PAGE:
Gender Pay Gap: What’s Happened and What Is Coming Next?

The Shelbourne Hotel, Dublin 
 

Pictured: Gillian Laffan (HBA), Rachel Hussey (30% Club), Minister David Stanton, Anne Heraty (CPL), Janette Meuhlhausen (Medidata), Siobhan O’Shea (CPL) and David Gallagher (Pfizer)

On 15 May more than 80 people gathered in the Shelbourne Hotel to attend the Healthcare Businesswomen’s Association (HBA) “Gender Pay Gap; What’s Happened and What is Coming Next?” event, sponsored by Cpl.  

The minister of state for equality, immigration and integration, David Stanton TD, began the discussion by addressing the current state of Ireland’s growing gender pay gap, before giving an update on what is happening to improve it: “We all know that, over a lifetime, the gender pay gap can reduce women’s pay and pensions significantly. That’s why the programme for Government made a commitment to take measures to reduce the gender pay gap”. 
 
Earlier that week, the Government’s Gender Pay Gap Information Bill passed second stage in the Dáil, with broad support for the bill on all sides of the house. The regulations surrounding the legislation will now be put out for wider consultation to ensure total involvement and dedication to narrowing the gap across the board.  

Siobhan O’Shea, Cpl diversity and inclusion lead, then gave advice to attendees in the room on how to successfully negotiate a pay rise. Following a series of revealing statistics, 53% of women have never asked for a raise, compared to 40% of men while just 7% of female graduates attempted to negotiate an initial job offer, compared to 57% of males, Siobhan stated: "Men are four times more likely to negotiate their salary than women – it’s time for that to change"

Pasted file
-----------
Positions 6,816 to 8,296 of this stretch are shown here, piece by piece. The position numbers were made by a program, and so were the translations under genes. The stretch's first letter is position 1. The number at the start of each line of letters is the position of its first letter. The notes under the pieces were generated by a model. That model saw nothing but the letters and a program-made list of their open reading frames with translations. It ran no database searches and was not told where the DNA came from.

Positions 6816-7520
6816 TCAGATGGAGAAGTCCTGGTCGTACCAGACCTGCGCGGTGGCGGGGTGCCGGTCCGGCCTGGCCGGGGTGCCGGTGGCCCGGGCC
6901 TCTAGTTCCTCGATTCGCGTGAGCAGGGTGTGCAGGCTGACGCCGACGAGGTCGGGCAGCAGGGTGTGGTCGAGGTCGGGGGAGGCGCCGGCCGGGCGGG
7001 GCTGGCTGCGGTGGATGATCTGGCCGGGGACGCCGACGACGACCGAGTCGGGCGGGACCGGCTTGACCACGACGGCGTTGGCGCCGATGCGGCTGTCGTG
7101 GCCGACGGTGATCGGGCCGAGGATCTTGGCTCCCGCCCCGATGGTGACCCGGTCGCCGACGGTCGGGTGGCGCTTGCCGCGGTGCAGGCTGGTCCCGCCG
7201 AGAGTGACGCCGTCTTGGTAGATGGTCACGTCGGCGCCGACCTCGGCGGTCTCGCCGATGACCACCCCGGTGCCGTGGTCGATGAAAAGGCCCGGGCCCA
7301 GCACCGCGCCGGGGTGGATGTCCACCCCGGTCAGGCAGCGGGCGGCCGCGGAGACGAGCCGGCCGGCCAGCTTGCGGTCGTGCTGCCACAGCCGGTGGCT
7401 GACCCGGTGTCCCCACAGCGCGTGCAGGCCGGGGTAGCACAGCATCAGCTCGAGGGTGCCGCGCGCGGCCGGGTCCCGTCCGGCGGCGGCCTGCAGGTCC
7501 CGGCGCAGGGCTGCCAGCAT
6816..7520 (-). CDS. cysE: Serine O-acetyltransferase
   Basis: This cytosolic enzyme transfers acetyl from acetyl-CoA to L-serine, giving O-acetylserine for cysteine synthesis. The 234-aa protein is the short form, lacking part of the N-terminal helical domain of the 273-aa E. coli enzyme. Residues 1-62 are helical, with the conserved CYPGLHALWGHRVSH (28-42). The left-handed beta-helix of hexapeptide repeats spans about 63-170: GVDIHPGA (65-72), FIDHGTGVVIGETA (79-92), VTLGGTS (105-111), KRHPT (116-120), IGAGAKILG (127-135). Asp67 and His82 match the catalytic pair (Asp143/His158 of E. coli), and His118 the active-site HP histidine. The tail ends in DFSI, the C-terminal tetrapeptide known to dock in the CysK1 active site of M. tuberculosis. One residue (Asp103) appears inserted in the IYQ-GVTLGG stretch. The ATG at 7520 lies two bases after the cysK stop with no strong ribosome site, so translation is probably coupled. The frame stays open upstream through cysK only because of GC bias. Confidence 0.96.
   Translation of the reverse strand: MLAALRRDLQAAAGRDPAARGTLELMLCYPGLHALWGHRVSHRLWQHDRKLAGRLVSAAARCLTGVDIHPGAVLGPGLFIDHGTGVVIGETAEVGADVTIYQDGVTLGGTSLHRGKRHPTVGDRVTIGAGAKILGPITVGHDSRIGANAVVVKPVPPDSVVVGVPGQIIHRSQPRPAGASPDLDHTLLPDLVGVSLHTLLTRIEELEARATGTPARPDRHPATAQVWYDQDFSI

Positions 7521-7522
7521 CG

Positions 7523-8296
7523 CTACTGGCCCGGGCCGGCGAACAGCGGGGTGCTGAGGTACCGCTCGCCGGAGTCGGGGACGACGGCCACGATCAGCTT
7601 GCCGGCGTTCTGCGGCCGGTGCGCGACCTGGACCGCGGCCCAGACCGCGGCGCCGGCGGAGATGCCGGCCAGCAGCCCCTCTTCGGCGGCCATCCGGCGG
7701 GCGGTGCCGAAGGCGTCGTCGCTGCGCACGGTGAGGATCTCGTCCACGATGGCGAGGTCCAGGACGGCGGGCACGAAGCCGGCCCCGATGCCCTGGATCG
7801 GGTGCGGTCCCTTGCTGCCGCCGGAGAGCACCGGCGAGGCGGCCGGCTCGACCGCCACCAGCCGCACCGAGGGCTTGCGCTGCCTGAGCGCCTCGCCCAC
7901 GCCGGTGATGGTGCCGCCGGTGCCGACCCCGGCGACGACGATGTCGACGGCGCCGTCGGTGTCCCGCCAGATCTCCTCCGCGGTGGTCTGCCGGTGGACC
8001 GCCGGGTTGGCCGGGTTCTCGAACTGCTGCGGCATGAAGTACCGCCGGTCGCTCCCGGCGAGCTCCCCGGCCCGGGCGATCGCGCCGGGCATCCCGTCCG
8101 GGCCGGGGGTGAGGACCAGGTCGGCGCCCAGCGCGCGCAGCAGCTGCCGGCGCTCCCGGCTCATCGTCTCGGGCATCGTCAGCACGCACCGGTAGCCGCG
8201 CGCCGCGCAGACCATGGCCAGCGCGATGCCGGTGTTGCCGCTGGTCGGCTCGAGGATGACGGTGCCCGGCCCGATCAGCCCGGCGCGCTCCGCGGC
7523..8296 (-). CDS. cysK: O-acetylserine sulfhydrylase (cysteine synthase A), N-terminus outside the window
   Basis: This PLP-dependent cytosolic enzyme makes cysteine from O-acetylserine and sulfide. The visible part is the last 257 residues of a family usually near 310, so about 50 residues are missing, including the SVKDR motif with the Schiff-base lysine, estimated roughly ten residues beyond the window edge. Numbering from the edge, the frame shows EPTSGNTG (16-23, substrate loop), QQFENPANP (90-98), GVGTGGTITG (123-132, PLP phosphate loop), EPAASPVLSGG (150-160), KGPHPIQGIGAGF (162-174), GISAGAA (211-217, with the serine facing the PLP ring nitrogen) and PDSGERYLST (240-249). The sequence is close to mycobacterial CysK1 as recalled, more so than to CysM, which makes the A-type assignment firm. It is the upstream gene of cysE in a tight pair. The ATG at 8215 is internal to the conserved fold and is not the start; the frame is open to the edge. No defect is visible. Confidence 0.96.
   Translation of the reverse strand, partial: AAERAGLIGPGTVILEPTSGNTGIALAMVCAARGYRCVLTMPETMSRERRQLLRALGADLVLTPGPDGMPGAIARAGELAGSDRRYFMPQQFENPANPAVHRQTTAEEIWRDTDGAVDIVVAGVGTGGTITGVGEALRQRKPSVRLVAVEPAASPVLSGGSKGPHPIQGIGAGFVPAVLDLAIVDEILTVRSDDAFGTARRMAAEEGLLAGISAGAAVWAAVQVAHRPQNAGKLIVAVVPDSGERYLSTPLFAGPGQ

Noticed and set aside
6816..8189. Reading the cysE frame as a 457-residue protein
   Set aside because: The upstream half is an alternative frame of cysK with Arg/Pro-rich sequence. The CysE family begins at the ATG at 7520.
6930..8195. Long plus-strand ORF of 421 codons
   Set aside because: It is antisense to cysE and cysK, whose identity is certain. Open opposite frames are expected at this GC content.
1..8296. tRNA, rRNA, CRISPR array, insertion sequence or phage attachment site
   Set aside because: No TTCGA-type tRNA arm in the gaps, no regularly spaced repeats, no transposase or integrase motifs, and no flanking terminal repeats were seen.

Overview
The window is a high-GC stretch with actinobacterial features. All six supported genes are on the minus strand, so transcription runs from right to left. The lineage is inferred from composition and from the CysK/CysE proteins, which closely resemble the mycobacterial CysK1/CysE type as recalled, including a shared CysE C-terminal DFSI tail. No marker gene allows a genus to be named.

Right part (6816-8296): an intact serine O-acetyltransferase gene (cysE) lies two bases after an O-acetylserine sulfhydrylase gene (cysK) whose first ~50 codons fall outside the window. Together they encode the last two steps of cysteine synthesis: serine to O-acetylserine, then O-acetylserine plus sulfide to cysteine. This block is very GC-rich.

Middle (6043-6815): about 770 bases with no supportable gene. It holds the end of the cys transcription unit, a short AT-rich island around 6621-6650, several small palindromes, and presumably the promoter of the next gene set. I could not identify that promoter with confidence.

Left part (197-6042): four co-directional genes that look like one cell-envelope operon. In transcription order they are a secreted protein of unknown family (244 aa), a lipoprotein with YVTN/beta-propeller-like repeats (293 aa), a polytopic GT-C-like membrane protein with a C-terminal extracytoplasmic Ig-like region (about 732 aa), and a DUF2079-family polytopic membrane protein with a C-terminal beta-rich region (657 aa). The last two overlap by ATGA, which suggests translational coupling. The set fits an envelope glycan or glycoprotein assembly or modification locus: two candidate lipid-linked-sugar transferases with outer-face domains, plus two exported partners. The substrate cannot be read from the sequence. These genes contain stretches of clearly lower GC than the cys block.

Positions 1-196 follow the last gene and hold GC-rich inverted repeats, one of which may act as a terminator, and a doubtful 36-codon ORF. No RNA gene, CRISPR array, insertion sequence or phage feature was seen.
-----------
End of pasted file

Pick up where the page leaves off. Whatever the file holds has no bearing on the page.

An engaging panel discussion with the event speakers, David Gallagher, East Europe cluster lead with Pfizer, Anne Heraty, CEO of Cpl recruitment and Rachel Hussey, deputy chair of the 30% Club and moderated by Janette Muehlhausen, vice president, global partner programs, GTM at Medidata Solutions concluded the evening. 

Topics included the recruitment process being the key element that can change the structural issues that lead to a gender pay gap, the role of bias in the selection process, childcare costs and best practice examples in other countries.

HBA Dublin is aware of the role they need to play to connect with business and play its part to keep the conversation going on the need for gender pay parity. It plans to do this through education and networking events but also to learn from more mature HBA chapters such as HBA Basel, HBA Switzerland for the benefit of Irish HBA members. 

HBA president Gillian Laffan shared ‘the HBA Dublin is part of a global organisation that has access to senior leaders from across the industry. In addition to our leadership, educational and networking opportunities, our role is to facilitate these important discussions and support organisations as they aim to improve gender parity.’ 

ENDS


About the HBA
The Healthcare Businesswomen’s Association is a global nonprofit organisation comprised of individuals and organisations from across the healthcare industry committed to:

  • achieving gender parity in leadership positions
  • facilitating career and business connections
  • providing effective practices that enable organizations to realise the full potential of their female talent

The HBA accomplishes its mission through strong business networks, education, research, advocacy and recognition for individuals and companies.

HBA Dublin
HBA Dublin is seeking new members to get involved with the upcoming calendar of events and is asking for both male and female colleagues with an interest in joining the HBA to log onto www.hbanet.org and enlist to become members of HBA Dublin. You can email HBA Dublin chapter director of operations louise.duggan@bayer.com 

The HBA is a global non-profit organisation comprised of individuals and organisations from across the healthcare industry committed to; achieving gender parity in leadership positions, facilitating career and business connections, providing effective practices that enable organisations to realise the full potential of their female talent.

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